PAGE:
duration of interventions, and to abbreviate Question Period. The reforms also
did away with appeals from the President's decisions.
One of the foremost ambitions in
the minds of the members at that time was to give a boost to the parliamentary
committees. Reform of these committees took fifteen years, and drew its
inspiration from Britain, France and the United States. Today, thanks to their
structures, their powers, their operating rules and their resources, the
committees truly can make an effective contribution to the work of Parliament.
I will not enumerate all the
changes which have taken place over the past twenty years, or describe in
detail the operation of our parliamentary institutions. Still, there are some
major innovations that I simply must mention.
In 1978, the National Assembly
began to set dates for its June and December adjournments. Until that time,
nothing of the sort had existed in any British-type parliamentary institution.
This reform was finalised in 1984, when dates for Sessions were fixed in
advance, making it easier to plan the work of the National Assembly.
In legislative matters, the
National Assembly imposed certain restrictions on the executive, with a view to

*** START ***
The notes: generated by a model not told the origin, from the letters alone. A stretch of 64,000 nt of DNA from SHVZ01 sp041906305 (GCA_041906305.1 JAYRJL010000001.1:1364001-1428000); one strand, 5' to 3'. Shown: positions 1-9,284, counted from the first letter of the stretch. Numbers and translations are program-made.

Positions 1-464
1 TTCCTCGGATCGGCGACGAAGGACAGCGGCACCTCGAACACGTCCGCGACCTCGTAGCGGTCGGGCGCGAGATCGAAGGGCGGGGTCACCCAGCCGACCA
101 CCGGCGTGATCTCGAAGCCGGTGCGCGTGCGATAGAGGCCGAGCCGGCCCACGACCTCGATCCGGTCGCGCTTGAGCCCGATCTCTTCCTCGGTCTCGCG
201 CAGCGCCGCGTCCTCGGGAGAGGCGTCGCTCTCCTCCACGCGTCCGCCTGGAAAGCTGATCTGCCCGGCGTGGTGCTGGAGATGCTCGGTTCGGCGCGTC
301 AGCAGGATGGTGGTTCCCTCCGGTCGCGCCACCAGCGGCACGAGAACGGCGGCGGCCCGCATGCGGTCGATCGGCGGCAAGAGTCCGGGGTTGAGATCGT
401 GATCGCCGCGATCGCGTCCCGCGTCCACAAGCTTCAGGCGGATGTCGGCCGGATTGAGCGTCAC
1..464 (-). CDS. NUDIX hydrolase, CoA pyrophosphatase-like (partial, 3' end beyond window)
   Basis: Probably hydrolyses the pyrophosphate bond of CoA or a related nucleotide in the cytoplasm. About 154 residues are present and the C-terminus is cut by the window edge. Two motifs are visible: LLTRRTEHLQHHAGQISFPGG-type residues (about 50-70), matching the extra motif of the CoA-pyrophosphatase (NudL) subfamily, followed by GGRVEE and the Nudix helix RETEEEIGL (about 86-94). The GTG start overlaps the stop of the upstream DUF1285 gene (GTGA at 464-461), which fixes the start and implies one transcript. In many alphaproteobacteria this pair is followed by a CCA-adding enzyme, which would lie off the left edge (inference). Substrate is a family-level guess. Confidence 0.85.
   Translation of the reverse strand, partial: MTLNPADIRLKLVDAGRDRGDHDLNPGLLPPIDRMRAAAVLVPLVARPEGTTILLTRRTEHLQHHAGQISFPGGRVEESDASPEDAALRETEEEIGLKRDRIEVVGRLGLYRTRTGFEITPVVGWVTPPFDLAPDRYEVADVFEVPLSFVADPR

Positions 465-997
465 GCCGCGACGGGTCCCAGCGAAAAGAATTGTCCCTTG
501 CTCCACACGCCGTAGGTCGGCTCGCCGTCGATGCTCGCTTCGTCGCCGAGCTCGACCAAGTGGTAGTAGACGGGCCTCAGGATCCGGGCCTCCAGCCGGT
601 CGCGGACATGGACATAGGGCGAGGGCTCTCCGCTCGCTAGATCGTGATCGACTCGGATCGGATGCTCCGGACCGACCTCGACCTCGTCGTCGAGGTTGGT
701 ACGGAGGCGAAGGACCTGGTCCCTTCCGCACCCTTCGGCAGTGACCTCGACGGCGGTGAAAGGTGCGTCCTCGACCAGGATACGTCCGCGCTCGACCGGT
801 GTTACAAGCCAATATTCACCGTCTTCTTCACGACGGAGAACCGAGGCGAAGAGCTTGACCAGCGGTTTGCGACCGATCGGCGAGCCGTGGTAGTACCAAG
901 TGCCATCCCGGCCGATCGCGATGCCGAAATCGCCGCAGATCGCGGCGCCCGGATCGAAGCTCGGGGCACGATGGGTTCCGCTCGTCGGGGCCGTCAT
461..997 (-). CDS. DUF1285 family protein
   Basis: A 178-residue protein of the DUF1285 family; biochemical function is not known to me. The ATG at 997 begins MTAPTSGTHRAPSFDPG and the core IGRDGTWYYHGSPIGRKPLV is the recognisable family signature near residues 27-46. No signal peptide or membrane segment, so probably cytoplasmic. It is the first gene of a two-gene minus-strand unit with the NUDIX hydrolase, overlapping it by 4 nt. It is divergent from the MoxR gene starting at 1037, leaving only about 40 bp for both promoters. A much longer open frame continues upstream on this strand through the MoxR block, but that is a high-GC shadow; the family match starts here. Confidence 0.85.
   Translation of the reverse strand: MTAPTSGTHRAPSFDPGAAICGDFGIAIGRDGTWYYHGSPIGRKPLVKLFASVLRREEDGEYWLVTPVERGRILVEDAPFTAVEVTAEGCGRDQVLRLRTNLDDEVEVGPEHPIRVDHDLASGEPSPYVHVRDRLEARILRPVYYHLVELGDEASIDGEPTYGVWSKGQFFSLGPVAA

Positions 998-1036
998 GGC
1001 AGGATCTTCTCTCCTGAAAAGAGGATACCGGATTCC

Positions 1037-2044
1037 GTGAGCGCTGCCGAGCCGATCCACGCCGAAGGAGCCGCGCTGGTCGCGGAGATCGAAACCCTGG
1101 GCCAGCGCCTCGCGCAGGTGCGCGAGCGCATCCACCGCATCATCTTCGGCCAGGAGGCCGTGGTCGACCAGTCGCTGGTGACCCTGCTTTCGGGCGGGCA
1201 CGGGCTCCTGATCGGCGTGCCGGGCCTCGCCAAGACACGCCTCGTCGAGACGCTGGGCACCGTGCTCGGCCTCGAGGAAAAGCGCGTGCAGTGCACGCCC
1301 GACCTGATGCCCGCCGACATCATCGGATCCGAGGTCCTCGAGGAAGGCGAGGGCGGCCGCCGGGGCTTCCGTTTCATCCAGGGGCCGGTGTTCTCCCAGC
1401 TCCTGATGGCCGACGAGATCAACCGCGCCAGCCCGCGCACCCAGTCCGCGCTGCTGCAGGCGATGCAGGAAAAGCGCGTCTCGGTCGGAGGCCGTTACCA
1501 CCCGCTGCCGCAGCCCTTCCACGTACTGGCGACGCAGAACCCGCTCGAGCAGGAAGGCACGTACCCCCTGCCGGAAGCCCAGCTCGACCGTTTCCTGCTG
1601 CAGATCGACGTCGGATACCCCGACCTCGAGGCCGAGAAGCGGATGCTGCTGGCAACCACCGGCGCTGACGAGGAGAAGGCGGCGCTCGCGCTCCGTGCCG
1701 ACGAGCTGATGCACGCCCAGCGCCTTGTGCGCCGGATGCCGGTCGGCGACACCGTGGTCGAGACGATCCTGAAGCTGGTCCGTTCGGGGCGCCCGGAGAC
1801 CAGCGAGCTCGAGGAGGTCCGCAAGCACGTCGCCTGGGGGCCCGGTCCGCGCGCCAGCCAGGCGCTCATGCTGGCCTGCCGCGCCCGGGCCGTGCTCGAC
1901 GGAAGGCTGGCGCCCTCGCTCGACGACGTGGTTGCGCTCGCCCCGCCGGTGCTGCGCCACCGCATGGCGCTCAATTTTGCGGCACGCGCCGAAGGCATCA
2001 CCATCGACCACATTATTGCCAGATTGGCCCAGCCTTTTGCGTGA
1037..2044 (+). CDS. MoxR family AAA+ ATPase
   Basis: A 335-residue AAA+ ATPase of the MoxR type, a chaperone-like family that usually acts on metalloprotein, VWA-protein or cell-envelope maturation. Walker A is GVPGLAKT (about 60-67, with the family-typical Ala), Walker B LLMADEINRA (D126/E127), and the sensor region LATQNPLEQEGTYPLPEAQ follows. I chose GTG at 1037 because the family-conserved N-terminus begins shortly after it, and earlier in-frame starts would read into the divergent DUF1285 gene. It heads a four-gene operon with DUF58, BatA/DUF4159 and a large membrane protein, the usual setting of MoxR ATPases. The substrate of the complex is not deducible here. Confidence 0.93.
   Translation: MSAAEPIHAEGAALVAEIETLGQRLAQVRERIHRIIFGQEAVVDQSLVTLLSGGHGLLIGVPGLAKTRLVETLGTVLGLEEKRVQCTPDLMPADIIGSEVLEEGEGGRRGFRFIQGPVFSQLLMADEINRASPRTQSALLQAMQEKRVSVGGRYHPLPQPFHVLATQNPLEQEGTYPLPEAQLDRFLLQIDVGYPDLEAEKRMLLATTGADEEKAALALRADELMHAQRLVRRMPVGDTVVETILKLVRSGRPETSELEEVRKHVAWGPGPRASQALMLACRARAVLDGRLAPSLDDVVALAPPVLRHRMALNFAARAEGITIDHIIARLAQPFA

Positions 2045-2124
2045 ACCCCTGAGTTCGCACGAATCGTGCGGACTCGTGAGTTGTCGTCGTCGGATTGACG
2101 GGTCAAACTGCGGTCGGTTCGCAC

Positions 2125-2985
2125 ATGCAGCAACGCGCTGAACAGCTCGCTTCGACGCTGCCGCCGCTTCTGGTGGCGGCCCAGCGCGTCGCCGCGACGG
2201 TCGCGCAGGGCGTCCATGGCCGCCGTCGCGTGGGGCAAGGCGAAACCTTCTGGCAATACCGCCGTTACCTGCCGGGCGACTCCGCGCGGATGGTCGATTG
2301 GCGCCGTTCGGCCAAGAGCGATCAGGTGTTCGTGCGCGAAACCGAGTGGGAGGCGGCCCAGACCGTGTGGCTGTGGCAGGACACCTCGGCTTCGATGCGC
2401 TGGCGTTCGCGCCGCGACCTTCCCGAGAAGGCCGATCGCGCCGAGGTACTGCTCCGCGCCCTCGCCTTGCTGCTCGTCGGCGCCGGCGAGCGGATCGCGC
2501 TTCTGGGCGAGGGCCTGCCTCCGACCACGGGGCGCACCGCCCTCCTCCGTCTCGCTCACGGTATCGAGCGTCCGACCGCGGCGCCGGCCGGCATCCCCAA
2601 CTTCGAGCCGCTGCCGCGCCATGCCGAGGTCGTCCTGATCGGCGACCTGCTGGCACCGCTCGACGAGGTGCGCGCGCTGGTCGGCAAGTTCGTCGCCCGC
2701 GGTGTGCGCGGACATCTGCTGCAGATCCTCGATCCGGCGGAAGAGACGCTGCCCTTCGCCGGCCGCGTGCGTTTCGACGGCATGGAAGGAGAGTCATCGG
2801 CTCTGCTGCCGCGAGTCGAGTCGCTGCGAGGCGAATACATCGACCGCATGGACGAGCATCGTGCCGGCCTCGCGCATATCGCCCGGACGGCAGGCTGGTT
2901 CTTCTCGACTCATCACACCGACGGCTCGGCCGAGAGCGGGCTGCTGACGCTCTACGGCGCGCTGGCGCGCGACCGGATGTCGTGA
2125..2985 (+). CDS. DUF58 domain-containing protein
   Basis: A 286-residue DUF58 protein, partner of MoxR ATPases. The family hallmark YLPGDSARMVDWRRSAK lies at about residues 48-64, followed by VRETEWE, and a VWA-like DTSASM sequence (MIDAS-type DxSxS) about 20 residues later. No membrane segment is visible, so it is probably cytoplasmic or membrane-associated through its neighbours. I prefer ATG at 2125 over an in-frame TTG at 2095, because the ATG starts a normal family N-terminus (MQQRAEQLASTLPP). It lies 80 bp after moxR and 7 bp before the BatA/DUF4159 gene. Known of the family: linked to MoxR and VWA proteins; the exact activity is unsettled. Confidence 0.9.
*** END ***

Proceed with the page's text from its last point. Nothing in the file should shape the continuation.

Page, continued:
making sure bills were more closely examined. No longer could the Executive
enjoy the freedom to table bills in the closing days of a session. Now, under
the rules of procedure, one week must go by between the day a bill is
introduced and the day it is studied in principle. Parliamentary committees
have made extensive use of hearings to learn what various individuals and
groups think of the bills introduced in the Assembly.
The reformers developed new methods
of parliamentary supervision: in 1969, the study of financial commitments, and
in 1977, interpellation. Under reforms introduced in 1984, Committees can now
examine delegated legislation and study the activities and orientations of at
least one government agency each year.
The member's role has also changed.
Today's parliamentarians come from the most widely varied backgrounds, whereas
in the past they were drawn from the more restricted sectors. Our political and
administrative practices have been tidied up, so that Members now have less to
do with administration, though they remain heavily committed to representing
those who elect them. Moreover, with the reform of the committees, the way has
been opened for Members to do great things, both as legislators and in
controlling the Executive.
In 1987, it can no longer be said
that, of all the Canadian Parliaments, Quebec's is the most faithful replica of
the "Mother of Parliaments" in London. For the parliamentarians of
Quebec have brought their institutions into line with their tastes, their attitudes
and their political culture. Not enough people have an opportunity to compare
and discuss our legislative institutions. As we study all the Canadian
parliamentary assemblies, perhaps the principal lines of their evolution can be
determined. Then, possibly, we shall be able to speak not of one tradition but
of several traditions, differing according to the age of the institutions, the
number of members, the culture of society or similar factors.